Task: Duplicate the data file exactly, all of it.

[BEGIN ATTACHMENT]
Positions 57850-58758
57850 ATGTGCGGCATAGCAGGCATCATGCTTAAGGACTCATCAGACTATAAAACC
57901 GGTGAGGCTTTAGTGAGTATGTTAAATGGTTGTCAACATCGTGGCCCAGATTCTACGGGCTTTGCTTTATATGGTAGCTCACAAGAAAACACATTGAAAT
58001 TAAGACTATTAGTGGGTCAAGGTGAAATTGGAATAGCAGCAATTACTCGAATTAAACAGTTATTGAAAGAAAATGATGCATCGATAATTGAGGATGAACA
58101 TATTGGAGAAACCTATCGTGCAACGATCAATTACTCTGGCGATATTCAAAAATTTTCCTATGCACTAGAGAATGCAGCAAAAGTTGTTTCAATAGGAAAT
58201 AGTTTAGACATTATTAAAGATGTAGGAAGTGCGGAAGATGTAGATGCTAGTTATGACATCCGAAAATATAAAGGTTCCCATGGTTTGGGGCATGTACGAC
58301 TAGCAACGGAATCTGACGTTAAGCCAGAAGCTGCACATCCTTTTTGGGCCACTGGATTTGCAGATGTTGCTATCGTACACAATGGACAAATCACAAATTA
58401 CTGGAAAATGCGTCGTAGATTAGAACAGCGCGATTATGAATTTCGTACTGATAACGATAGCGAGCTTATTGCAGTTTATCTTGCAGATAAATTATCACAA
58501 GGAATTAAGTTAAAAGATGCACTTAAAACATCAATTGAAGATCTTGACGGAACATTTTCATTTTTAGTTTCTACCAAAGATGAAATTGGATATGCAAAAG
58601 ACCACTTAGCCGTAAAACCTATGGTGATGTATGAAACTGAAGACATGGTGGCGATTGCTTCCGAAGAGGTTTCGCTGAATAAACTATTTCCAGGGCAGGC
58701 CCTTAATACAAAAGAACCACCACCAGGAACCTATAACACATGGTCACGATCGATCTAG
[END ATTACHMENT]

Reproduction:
Positions 57850-58758
57850 ATGTGCGGCATAGCAGGCATCATGCTTAAGGACTCATCAGACTATAAAACC
57901 GGTGAGGCTTTAGTGAGTATGTTAAATGGTTGTCAACATCGTGGCCCAGATTCTACGGGCTTTGCTTTATATGGTAGCTCACAAGAAAACACATTGAAAT
58001 TAAGACTATTAGTGGGTCAAGGTGAAATTGGAATAGCAGCAATTACTCGAATTAAACAGTTATTGAAAGAAAATGATGCATCGATAATTGAGGATGAACA
58101 TATTGGAGAAACCTATCGTGCAACGATCAATTACTCTGGCGATATTCAAAAATTTTCCTATGCACTAGAGAATGCAGCAAAAGTTGTTTCAATAGGAAAT
58201 AGTTTAGACATTATTAAAGATGTAGGAAGTGCGGAAGATGTAGATGCTAGTTATGACATCCGAAAATATAAAGGTTCCCATGGTTTGGGGCATGTACGAC
58301 TAGCAACGGAATCTGACGTTAAGCCAGAAGCTGCACATCCTTTTTGGGCCACTGGATTTGCAGATGTTGCTATCGTACACAATGGACAAATCACAAATTA
58401 CTGGAAAATGCGTCGTAGATTAGAACAGCGCGATTATGAATTTCGTACTGATAACGATAGCGAGCTTATTGCAGTTTATCTTGCAGATAAATTATCACAA
58501 GGAATTAAGTTAAAAGATGCACTTAAAACATCAATTGAAGATCTTGACGGAACATTTTCATTTTTAGTTTCTACCAAAGATGAAATTGGATATGCAAAAG
58601 ACCACTTAGCCGTAAAACCTATGGTGATGTATGAAACTGAAGACATGGTGGCGATTGCTTCCGAAGAGGTTTCGCTGAATAAACTATTTCCAGGGCAGGC
58701 CCTTAATACAAAAGAACCACCACCAGGAACCTATAACACATGGTCACGATCGATCTAG